The exercise provided an important bridge between digital storytelling and participatory video in the project. Participants were able to move beyond the personal narratives of the digital stories to consider wider issues of power and politics in BiH, while still thinking visually and creatively. Through discussing these issues, participants identified the themes for their participatory videos.  An intense, challenging and thought-provoking exercise, it provided strong insights into underlying issues of democracy in BiH, and was significant for participants themselves and their subsequent stories.

Once the broad narrative was agreed, participants used a storyboard technique, in which the film is divided into 6-9 squares, and they draw or describe the scene for each square. They also discussed and planned if they would combine documentary filming (interviews, dialogues, narrations) with dramatization or use them independently. The storyboard was also used to allocate roles for the filming process (director,  camera, sound, actor, etc.). The last day of the workshop was used to discuss consent and ethics but also to discuss how participants want to use the films and who they plan to show the films. After the workshop each team had 3 week period for filming and a production workshop during which a peer review took place and each team define the details of the film and work on the editing learning in this particular case hot to use pinnacle a professional video editing software that was chosen for its affordability and easiness as tool.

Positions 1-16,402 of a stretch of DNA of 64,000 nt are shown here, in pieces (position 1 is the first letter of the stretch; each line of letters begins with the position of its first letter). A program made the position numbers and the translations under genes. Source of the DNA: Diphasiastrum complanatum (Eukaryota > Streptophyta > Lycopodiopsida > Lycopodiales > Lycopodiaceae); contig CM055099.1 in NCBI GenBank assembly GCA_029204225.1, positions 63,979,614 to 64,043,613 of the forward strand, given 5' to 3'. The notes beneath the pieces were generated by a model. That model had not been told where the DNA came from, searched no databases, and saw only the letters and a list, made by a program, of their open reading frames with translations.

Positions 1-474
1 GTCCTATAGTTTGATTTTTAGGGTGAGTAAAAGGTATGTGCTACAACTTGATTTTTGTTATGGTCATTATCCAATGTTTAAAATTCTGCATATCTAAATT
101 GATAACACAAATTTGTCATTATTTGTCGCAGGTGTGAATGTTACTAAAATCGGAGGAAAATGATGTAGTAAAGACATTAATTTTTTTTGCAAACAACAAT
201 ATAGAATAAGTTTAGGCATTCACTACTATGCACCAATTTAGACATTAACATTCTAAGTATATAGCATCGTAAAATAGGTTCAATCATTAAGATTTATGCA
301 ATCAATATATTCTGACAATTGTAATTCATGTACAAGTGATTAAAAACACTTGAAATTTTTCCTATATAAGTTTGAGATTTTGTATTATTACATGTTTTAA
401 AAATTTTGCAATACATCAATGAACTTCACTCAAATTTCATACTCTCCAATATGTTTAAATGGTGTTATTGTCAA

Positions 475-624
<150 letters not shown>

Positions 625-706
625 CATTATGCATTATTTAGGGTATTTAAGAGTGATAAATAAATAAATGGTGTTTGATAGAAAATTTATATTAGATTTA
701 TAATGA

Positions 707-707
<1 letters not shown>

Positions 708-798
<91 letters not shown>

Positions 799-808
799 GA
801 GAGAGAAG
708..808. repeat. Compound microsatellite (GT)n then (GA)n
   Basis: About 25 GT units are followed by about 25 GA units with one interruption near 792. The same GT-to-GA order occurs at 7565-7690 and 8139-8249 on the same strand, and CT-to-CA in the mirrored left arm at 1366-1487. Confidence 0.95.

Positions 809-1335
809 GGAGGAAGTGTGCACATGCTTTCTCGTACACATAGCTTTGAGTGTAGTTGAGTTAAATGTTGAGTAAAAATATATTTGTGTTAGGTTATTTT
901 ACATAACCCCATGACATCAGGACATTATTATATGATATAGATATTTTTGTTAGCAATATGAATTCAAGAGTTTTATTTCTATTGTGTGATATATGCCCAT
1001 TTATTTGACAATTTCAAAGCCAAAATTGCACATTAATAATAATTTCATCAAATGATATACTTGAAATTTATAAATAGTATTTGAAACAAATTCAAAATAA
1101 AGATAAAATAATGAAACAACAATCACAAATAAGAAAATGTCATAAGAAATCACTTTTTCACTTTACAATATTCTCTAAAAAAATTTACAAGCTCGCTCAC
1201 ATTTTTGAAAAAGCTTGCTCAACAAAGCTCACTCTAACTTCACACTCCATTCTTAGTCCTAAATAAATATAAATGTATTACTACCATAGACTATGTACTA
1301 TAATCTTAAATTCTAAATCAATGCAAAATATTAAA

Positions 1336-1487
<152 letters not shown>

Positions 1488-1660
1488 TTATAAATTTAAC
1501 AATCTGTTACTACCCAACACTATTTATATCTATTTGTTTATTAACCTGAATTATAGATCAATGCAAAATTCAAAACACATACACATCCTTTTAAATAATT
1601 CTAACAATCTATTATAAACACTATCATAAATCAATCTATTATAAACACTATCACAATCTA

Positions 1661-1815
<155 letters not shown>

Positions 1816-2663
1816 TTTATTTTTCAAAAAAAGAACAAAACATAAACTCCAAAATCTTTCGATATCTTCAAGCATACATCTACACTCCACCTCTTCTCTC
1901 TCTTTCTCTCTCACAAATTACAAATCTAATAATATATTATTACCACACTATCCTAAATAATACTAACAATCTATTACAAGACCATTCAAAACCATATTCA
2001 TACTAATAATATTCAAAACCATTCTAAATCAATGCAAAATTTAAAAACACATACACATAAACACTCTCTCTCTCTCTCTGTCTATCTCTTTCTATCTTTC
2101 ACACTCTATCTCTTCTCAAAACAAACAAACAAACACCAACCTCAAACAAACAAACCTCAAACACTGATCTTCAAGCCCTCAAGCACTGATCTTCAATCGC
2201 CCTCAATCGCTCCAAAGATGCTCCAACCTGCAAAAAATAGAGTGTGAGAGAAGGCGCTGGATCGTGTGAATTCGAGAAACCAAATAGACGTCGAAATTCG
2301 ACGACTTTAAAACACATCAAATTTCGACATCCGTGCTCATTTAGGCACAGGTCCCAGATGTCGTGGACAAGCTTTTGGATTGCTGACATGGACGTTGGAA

In my story the power, varied whether I react or  just think about reacting. When I actually start to do something, I attribute a very high level of power to myself, on the other hand, when I just ponder or ask myself questions, I attribute a very low level of power. For those who pass and give comments, they had a good potential at the beginning of the story, but as the story continue their level of power decrease. Perhaps the graffiti is the most powerful one, it influenced my awareness the most and have ultimately made me go into action.

Leila Šeper

Participant, Akcija građana (Citizen in action)


During the workshop, participants had to discuss and agree a narrative for the film(s) they want to make.  This involved a first phase of looking at their own digital story and after that, filming the individual comments and looking at that for an additional collective discussion. Each participant using the power metrics worked on a “deconstruction” of his/her own individual story to identify key elements and commonalities that could constitute the common ground for the identification of a collective issues and team ready to work further on the development of an idea and after that on the realization of the short film. The workshop was very intense and exercise where thought as a combining the reflection process with the concrete learning of video techniques, so that each participants had the chance during the all process to not only use and manipulate equipment but also to test and experiment the different roles a video production require.

PV workshop group photo

PV workshop group photo